AUSTIN, Texas - Two of the highest paid employees in the state of Texas are African-American. That they are both head coaches of college football teams speaks to a complete lack of priorities, but that’s a different animal.
When Charlie Strong was introduced as the first black coach of any men’s athletic program at Texas on Monday morning in Austin it was yet another barrier busted for blacks. It’s the same one Kevin Sumlin broke when he was named the head coach at Texas A&M two years ago.
“Yes, it’s a historical day,” Strong said. “There is always going to be a first somewhere. We are going to make it good and do what we need to do to make it better. I’m just a coach.”
Strong’s hiring is a sign that a black coach can get one of the good jobs in college football. For every aspiring black assistant coach spending umpteen hours trying to move up, Strong and Sumlin are examples it can be done.
“I had a great job where I was. This is the best of the best,” Strong said. “You think of the one percent of the one percent. This is the top of the line. When you have the opportunity to go to the best you have to put your name in.”
The work is insane, the hours are unhealthy, but the top job is possible. The people making the decisions don’t care about anything other than winning (oh, and graduating ‘good kids.’).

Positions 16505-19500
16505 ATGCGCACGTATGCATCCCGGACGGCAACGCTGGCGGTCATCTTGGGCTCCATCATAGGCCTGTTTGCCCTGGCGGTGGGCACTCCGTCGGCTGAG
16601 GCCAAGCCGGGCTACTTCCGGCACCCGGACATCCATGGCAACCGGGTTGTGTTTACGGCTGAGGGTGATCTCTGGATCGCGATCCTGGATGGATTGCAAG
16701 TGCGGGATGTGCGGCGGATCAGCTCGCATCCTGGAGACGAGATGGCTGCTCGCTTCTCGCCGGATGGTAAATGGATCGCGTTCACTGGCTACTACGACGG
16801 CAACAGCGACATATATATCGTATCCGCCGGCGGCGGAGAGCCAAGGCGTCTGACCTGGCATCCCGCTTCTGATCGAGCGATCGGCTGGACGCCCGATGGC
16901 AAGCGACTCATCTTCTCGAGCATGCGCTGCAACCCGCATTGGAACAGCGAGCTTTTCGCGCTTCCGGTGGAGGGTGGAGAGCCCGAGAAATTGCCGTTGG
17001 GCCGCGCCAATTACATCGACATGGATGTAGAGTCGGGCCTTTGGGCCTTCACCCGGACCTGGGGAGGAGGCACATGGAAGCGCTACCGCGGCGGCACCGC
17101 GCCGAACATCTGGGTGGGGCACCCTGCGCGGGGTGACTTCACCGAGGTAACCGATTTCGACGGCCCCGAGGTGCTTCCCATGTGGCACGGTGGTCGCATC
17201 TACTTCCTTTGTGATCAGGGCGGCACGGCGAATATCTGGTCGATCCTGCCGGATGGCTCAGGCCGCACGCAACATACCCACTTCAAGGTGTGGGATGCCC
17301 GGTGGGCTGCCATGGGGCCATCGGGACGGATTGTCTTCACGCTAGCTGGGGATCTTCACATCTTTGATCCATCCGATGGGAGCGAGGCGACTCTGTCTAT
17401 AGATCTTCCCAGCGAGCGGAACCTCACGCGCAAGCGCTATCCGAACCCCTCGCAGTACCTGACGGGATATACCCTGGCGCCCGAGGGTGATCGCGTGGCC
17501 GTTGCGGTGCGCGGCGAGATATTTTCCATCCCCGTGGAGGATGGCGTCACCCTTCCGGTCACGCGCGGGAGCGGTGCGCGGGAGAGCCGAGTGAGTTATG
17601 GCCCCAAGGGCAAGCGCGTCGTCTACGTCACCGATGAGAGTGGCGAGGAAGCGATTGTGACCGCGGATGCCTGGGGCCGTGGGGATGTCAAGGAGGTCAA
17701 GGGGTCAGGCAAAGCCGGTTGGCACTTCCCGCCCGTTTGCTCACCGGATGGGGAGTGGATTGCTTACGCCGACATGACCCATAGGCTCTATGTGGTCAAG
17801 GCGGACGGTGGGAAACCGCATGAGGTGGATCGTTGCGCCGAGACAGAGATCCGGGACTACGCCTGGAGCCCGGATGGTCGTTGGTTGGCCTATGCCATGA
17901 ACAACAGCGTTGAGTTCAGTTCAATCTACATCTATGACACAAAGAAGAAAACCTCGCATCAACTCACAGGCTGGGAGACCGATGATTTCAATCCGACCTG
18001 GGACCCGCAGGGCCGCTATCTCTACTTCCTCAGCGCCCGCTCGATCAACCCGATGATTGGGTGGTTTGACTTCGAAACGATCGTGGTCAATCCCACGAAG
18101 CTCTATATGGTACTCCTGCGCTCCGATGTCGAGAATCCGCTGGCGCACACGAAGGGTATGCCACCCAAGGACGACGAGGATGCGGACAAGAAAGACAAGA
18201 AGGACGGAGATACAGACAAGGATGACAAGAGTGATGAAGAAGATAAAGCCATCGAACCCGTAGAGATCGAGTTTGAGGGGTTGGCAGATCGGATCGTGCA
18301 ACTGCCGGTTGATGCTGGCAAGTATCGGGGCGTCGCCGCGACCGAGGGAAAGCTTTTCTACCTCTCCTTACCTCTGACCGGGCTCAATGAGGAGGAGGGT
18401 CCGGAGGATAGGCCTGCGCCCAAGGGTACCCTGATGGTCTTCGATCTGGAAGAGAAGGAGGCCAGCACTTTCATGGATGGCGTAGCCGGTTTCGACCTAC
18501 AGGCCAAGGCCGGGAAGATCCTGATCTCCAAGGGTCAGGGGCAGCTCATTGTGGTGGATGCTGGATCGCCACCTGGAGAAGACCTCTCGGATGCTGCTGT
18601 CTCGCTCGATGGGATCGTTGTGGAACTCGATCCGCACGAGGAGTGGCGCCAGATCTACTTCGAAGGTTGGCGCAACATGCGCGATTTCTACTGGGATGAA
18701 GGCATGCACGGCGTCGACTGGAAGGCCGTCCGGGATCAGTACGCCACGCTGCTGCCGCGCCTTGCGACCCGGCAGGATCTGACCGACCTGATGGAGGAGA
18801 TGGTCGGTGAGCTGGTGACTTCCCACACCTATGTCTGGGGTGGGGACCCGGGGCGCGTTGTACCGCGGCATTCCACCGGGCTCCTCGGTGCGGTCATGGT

For so long black coaches have been relegated to the “bad jobs” in college football – Sylvester Croom at Mississippi State, Bob Simmons at Oklahoma State, Matt Simon at North Texas, Joker Phillips at Kentucky, Turner Gill at Kansas, Jim Caldwell at Wake Forest, etc. (It should be noted that as a Kansas undegrad alum, Gill was a bad head coach.)
The stupid standards of evaluating and judging a coach should be the same throughout, white or black: Win all the time, never lose to your rival, sign six-star recruiting classes, etc. and basically be perfect.
“People look at it as me being a minority. I’m a football coach,” he said. “College football has changed, and everybody has welcomed the change.”
So now a state that is still often used as the punchline for racist jokes features two head African Americans who make more money than any other state employee. Too bad their respective teams will likely never play each other … but that’s a different animal.
Facebook Mac Engel